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Pandemic increases strain on homeless population – News – Ionia Sentinel – Standard-Ionia, MI


HOLLAND — For those already facing homelessness, the coronavirus pandemic has exacerbated issues relating to health and safety.

Recommended practices like self-isolation, quarantining and frequent hand-washing are difficult, if not impossible, without access to stable housing.

For those who work to combat homelessness, the risks the homeless population face during the pandemic are evident.

“People experiencing homelessness, whether individuals or families, are more at risk of contracting COVID-19 because of their unstable living situation and their inability to control the environment around them,” said Barbara DiPietro, senior director of policy at the National Health Care for the Homeless Council.

In congregate living settings, like shelters or missions, it can be difficult for individuals and families to isolate from one another due to limited space, but organizations providing temporary housing services have adjusted services to limit the risk of exposure for those staying there. Rachael Neal, development director at the Holland Rescue Mission, said the mission is following guidelines set by the Ottawa County Department of Public Health.

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Neal said individuals who either test positive or are exposed to a positive COVID-19 case are transferred to location to carry out their quarantine by the health department. Until they are transferred, they remain separated from others in the mission’s locations as a form of “temporary quarantine.”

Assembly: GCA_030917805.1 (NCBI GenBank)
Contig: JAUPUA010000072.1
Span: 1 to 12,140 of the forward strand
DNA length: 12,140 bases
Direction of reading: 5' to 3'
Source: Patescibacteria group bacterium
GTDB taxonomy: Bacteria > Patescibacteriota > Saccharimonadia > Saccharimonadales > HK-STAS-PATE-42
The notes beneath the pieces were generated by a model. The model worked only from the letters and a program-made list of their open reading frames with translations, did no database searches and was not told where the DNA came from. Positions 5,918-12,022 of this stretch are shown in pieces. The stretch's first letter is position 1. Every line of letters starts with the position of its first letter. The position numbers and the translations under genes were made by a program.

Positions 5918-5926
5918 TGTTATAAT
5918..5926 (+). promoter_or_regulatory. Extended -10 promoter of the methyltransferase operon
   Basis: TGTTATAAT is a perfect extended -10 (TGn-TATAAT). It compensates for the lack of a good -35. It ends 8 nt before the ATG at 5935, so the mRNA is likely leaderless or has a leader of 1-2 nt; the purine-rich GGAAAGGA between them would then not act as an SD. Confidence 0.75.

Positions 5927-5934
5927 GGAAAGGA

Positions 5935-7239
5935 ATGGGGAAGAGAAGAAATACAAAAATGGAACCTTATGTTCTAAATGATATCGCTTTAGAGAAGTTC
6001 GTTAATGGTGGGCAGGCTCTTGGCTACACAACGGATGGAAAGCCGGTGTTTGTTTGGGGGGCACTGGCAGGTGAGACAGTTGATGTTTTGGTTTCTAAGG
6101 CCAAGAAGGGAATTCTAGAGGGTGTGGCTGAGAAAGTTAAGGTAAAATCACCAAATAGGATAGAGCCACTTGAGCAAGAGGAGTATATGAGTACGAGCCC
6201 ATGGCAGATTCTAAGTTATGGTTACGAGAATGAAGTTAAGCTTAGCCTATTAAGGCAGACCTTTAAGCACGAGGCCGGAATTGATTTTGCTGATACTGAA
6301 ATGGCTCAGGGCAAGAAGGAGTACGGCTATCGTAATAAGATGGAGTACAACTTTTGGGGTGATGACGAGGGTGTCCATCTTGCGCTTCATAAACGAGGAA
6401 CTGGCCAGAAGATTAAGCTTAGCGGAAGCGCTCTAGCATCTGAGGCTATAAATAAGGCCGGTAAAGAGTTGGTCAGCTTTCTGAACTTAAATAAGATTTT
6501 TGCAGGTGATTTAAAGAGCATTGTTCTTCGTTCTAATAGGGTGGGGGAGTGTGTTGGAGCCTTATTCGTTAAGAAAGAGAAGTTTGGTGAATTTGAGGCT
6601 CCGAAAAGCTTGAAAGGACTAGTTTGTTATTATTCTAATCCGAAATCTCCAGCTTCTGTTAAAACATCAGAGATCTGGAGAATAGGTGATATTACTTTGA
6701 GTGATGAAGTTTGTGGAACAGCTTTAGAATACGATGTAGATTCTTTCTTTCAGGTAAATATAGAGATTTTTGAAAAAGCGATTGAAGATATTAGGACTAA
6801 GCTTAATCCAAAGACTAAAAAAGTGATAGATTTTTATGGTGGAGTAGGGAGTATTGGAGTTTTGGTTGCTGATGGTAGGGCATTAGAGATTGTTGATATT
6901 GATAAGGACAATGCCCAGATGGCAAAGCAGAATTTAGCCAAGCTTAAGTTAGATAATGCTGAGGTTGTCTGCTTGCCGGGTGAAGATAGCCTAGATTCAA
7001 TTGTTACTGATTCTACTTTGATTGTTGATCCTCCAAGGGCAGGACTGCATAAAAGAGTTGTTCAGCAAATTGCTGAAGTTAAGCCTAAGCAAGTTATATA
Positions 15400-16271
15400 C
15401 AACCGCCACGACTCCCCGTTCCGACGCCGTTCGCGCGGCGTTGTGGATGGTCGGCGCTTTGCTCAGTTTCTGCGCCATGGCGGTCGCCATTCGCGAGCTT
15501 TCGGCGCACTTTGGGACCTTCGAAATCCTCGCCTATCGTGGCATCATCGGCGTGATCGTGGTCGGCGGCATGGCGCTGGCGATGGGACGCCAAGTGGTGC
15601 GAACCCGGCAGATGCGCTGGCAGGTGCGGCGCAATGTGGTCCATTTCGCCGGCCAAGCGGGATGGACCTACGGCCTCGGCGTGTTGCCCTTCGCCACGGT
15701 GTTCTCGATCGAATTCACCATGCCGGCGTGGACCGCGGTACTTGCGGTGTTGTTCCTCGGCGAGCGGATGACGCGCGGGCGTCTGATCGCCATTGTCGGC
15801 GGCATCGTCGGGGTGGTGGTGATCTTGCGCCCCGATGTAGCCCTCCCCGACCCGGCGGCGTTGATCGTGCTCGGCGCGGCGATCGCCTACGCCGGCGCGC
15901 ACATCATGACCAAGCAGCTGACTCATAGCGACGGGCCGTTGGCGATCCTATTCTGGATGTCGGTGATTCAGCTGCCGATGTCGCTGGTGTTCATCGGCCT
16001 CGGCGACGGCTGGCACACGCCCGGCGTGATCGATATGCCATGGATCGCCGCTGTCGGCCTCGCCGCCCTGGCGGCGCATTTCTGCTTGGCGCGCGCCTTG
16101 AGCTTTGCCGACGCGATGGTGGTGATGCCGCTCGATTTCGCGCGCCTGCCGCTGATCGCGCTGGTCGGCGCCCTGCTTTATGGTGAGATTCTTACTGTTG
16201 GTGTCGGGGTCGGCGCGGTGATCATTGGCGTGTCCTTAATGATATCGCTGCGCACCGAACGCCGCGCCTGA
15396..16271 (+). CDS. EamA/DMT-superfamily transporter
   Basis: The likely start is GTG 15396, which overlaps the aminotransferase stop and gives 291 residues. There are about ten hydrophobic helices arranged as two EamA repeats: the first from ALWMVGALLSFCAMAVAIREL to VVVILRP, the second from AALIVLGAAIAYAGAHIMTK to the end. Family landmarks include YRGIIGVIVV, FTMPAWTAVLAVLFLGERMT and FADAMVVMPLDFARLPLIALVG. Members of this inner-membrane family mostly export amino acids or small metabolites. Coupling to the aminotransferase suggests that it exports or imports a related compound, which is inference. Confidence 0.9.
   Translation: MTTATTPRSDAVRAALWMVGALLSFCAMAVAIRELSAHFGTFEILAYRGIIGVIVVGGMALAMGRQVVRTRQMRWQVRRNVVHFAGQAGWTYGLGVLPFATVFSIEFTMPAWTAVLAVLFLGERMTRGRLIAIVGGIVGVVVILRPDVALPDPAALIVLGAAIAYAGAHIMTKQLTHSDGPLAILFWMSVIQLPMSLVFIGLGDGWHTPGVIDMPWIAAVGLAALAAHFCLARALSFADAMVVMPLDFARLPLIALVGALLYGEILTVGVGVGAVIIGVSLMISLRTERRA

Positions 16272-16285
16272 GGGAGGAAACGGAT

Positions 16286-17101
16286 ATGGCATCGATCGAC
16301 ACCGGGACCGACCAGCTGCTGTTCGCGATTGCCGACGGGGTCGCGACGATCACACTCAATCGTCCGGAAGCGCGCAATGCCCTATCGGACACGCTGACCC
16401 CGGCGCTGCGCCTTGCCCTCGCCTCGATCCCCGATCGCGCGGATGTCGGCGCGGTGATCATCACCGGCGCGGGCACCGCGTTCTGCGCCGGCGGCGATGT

Denise Knox and her family entered a quarantine after her son, a Holland Heights Elementary student, was exposed to another student who tested positive for COVID-19 on a school bus. While Knox said she and her children tested negative for the virus, she’s still concerned her son could have exposed others staying in the mission’s Family Hope Ministry Center while awaiting results.

“They’ve been running around everybody here since they’ve been going to school,” Knox told The Sentinel. “The whole thing is, with the importance of the situation, they’ve been around everyone here.”

For homeless people who are living outside of a shelter, quarantining and isolating can be difficult, said Drew Peirce, executive director of Good Samaritan Ministries in Holland. Even in congregate settings where multiple families or individuals are living closely together, the risk of exposure if someone has COVID-19 is elevated.

Economic issues caused by the pandemic

Good Samaritan Ministries works to connect individuals facing homelessness with housing locally. But the pandemic’s impact on the economy has created barriers to this, said Laura Driscoll, Good Samaritan’s director of housing services.

“The fact is that the job market’s been slower and that’s been a barrier for folks,” she said. Many landlords don’t take tenants who are without permanent work, Driscoll said, and the pandemic’s impact on the economy — forcing many businesses to close — has made it difficult for many to find stable work. In Michigan, over 14,000 people filed for jobless benefits the week ending Nov. 7.